Blessing of New ANTIMINS

On Sunday, December 15th at the Cathedral, Bishop Peter served the Rite of Consecration of New Antimins.  As this is a rare service perfomed only by a bishop and exclusively within the altar, we provide this photoreport and narrative to explain the meaning of this rite.

An antimins is a rectangular cloth on which are depicted representations of Christ's descent from the Cross as well as the four evangelists.  It is kept folded on the altar table and contains the relics of saints sewn into it.  The word derives from the Greek antimension which means "instead of the table".  It is not permissible to serve a Divine Liturgy without an antimins and it must be consecrated and signed by the reigning Bishop in advance.  During emergencies, the Liturgy may be served with an antimins when an altar table is not available.  When a Bishop visits a church or monastery under his jurisdiction, he typically enters the altar to inspect the antimins to ensure that it is properly cared for and in fact, the one that was blessed for use in that particular church.


The rite of blessing begins with much preparatory work.  A "vessel" for the relics is fashioned out of a mixture of wax and incense in a small circular mold which is filled about half way and allowed to harden.  Then small particles of the relics of saints are placed on the top of the semi-hardened wax mold and another several layers of wax are added to cover the relics.  Once completely hardened, they are removed from the mold and placed on the diskos on the table of oblation.  This is all typically done a day or so in advance of the service.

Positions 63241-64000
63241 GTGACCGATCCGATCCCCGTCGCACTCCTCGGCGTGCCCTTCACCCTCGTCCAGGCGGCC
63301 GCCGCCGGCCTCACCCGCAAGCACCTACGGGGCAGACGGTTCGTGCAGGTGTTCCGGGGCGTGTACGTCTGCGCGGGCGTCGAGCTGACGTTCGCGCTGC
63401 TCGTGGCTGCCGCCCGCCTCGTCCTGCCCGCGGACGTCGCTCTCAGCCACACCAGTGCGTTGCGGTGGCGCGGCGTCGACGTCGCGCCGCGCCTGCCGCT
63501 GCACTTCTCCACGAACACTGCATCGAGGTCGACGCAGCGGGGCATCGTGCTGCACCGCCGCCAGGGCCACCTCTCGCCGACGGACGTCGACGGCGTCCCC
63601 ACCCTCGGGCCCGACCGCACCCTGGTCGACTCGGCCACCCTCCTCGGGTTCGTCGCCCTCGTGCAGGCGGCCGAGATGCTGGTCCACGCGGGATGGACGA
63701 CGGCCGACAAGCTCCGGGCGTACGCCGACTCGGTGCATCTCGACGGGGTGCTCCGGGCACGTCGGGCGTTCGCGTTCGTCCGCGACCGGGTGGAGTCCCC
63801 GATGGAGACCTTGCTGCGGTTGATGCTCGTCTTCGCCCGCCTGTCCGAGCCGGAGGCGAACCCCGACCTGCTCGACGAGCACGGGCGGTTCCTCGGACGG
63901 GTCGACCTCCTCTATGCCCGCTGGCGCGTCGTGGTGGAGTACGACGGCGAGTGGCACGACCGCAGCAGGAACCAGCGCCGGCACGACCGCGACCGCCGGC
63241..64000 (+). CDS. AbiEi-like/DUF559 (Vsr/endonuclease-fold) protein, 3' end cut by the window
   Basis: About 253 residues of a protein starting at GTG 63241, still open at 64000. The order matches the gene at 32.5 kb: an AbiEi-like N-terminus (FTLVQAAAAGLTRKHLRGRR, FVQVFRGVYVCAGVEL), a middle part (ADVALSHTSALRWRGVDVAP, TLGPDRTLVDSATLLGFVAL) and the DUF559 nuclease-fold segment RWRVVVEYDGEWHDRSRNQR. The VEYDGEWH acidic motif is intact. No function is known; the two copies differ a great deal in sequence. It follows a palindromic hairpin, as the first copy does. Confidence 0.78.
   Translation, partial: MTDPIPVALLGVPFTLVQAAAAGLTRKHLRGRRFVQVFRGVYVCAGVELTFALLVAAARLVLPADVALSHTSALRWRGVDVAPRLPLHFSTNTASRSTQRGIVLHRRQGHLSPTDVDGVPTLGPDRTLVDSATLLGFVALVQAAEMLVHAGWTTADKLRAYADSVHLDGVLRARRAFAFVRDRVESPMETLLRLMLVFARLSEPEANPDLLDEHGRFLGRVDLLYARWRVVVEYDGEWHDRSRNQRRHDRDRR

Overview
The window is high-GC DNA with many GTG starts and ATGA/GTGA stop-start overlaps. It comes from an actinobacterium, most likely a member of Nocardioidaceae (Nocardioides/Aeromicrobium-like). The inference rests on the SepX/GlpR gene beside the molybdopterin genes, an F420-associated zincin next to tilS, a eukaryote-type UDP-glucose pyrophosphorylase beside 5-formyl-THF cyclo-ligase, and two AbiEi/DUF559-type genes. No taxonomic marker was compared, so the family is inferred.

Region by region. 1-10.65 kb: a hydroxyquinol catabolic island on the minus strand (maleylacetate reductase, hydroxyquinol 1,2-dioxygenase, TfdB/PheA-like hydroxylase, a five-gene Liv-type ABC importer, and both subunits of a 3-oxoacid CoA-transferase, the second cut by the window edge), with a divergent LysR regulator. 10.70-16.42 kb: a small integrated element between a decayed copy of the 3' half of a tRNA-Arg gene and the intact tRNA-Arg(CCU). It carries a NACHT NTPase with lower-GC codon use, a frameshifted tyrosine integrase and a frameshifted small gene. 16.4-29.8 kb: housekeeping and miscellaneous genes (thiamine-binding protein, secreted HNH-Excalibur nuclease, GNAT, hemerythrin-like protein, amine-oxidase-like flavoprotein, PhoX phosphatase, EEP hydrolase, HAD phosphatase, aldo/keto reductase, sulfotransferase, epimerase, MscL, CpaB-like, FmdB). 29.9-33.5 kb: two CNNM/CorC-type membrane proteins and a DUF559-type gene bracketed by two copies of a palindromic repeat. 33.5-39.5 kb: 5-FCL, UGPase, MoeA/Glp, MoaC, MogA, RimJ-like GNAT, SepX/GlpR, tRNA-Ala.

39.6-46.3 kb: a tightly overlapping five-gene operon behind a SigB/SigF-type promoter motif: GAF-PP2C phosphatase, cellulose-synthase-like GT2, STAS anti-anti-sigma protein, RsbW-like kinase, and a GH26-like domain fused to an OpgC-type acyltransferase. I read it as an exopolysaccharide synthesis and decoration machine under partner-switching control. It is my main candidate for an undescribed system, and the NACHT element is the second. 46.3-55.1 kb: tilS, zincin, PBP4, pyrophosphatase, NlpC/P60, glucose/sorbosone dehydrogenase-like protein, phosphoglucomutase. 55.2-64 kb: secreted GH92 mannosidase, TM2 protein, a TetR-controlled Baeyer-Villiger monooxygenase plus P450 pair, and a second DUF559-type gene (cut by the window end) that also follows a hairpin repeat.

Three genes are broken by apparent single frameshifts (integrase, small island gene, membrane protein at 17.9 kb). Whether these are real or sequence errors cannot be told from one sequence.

The rite of the consecration was served at 8 AM at the cathedral on Sunday morning.  It began with several supplicatory prayers which the Bishop reads on his knees in front of the Royal Doors. 


The antimins cloths are then blessed with a mixture of wine and rose water accompanied by the chanting or psalms. 

Similar to the Great Entrance at the Divine Liturgy, the relics are then carried on the diskos from the table of olbation outside of the altar and back in throught the Royal Doors.

 They are censed accompanied by the singing of "O Holy Martyrs".

The relics are annointed with myrrh and then placed in a small pocket which is sewn into the back of the antimins cloth and sealed therein.

It is customary to serve seven liturgies upon the newly consecrated antimins. When mulitple antimins are consecrated, the liturgy is served using them all stacked one upon another. Eleven antimins were consecrated for use in new missions and churches in the diocese.  They contain tiny relics of martyrs:  St Stephen, the first martyr; St Ignatius the Godbearer; St Vladimir, new-martyr of Kiev; a monk-martyr from the monastery of St Savva the Sanctified. The antimins are signed by the Bishop.

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